Organdy vs Organza

My fontange made with silk organza
Most of the fabrics I've been using for my fontange experiments are organza and organdy. For a long time I'll admit that I  didn't really know the difference between these two fabrics.  Was it fiber content?  Two different words for the same thing?  Ye olden days language? Or???  So many questions!

Anyway, after years of Miss Brilliantine of B*tch Pelisse telling me that cotton organdy was a wonder fabric for flatlining and facing I finally got myself a bolt -- and I have been a convert ever since.  Recently I got some Swiss cotton organdy from Farmhouse Fabrics for my fontange experiments in the hopes it would be even finer and lighter than the bolt of organdy I had.  And I wasn't disappointed.  I found it was very different from the cheaper organdy I'd been using.  Both are great, but they are different.

So I thought I'd share a bit in case others were wondering about these fabrics too.

The cotton organdy I have is very stiff and only somewhat sheer.  When pressed with steam it becomes limp and flexible but becomes very stiff and firm again once it has cooled.  It's actually similar to buckram in this way.  It holds pleats and creases marvelously, just so long as you wait until it has cooled. It is very light it is stiff enough to stand up on it's own.  It's great for flatlining drapey fabrics that need more body.  It can give a bustled drape support to keep it nice and poofy.  It's also great as a sewn in interfacing for collars and such.  But it's not as pretty as the other two, so I'm not sure I would use it on it's own.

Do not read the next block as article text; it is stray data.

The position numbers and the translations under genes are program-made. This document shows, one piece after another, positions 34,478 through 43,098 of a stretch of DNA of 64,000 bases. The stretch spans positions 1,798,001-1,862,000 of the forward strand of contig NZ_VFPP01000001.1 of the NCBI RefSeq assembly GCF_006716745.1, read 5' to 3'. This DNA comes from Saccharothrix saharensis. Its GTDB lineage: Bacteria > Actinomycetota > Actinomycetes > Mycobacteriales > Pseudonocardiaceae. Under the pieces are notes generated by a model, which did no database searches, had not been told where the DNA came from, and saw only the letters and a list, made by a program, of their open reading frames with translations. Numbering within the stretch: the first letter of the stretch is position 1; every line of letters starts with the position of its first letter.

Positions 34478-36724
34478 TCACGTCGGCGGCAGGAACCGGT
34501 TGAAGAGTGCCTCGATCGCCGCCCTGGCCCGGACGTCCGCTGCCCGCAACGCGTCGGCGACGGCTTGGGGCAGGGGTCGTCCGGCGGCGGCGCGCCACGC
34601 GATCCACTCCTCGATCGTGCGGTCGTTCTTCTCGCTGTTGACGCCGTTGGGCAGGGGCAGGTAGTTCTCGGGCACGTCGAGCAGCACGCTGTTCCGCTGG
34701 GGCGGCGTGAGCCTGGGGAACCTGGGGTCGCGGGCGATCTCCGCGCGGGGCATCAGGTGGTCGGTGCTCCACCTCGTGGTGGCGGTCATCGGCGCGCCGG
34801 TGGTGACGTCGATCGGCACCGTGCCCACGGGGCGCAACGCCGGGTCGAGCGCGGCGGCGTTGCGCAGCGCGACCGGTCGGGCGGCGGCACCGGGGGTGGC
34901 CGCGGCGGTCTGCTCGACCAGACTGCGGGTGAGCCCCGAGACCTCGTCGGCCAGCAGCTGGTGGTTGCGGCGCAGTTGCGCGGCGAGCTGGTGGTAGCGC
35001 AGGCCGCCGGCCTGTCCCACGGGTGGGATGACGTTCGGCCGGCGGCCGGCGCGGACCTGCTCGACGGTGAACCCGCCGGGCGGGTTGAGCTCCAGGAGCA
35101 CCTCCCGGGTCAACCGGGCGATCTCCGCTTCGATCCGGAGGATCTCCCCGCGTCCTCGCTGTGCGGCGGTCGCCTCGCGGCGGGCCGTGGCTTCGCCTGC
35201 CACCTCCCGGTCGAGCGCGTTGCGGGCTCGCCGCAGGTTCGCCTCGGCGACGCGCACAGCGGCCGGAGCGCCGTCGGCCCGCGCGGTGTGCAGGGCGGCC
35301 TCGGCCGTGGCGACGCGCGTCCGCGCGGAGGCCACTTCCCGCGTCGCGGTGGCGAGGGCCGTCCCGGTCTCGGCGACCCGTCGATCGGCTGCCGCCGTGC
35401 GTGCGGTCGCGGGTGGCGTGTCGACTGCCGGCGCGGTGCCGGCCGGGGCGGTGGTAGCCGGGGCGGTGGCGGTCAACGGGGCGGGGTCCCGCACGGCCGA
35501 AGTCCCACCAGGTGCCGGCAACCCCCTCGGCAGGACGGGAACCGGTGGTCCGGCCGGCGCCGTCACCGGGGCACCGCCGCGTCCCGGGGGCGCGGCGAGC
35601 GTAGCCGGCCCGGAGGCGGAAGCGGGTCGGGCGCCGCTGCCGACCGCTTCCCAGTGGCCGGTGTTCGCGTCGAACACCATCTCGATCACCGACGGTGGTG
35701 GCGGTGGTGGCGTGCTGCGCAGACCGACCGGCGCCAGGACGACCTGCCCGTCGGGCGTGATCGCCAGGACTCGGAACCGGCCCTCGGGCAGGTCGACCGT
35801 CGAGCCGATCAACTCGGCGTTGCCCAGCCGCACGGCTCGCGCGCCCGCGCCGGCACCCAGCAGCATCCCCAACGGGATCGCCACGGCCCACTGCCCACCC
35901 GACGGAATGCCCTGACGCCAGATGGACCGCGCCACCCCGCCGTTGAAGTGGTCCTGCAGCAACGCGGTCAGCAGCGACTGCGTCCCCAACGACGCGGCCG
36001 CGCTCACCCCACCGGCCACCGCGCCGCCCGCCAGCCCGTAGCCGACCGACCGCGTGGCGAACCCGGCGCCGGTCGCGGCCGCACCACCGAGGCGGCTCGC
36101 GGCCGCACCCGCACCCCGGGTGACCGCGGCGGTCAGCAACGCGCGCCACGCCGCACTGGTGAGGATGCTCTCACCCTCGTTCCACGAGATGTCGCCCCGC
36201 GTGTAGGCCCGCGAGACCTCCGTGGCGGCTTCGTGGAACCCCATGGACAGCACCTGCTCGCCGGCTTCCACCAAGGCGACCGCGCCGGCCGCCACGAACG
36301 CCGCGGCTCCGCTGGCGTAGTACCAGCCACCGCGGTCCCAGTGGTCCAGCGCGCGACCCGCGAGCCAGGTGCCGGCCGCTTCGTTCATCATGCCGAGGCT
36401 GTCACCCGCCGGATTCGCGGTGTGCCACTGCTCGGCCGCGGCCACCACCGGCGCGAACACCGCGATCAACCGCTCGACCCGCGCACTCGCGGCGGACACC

The Swiss cotton organdy I just got is much more sheer and fine.  It is also less stiff and doesn't have the same super-pliable nature when steamed as the regular organdy I have.  I thought it would be good for light stiff sheer items.  I am working on another fontange similar to the one at the top of this post only of Swiss organdy and have also made a Regency chemisette with a large standing ruffle and it has worked very well for both.

The silk organza  is the most sheer of the three.  It is also much more flowy and much less stiff than either of the organdies.  I used it to make the fontange at the beginning of this post. If the ruffles didn't have wired ribbons behind them they would not have enough stiffness and body to stay up and would flop over, but it is beautifully sheer and light.


  1. I've been told that cotton organdy comes in 3 degrees of stiffness. Soft, semi-stiff and stiff (which is like cardboard level of firmness

  2. I need a fabric for a child’s French Bonnet. So, I need something stiff. What would you recommend?

  3. C'est la première fois que je lis ce genre de blog, c'est vraiment utile pour les utilisateurs. Tenir à jour Ce type de blog fournit de l'information aux utilisateurs.


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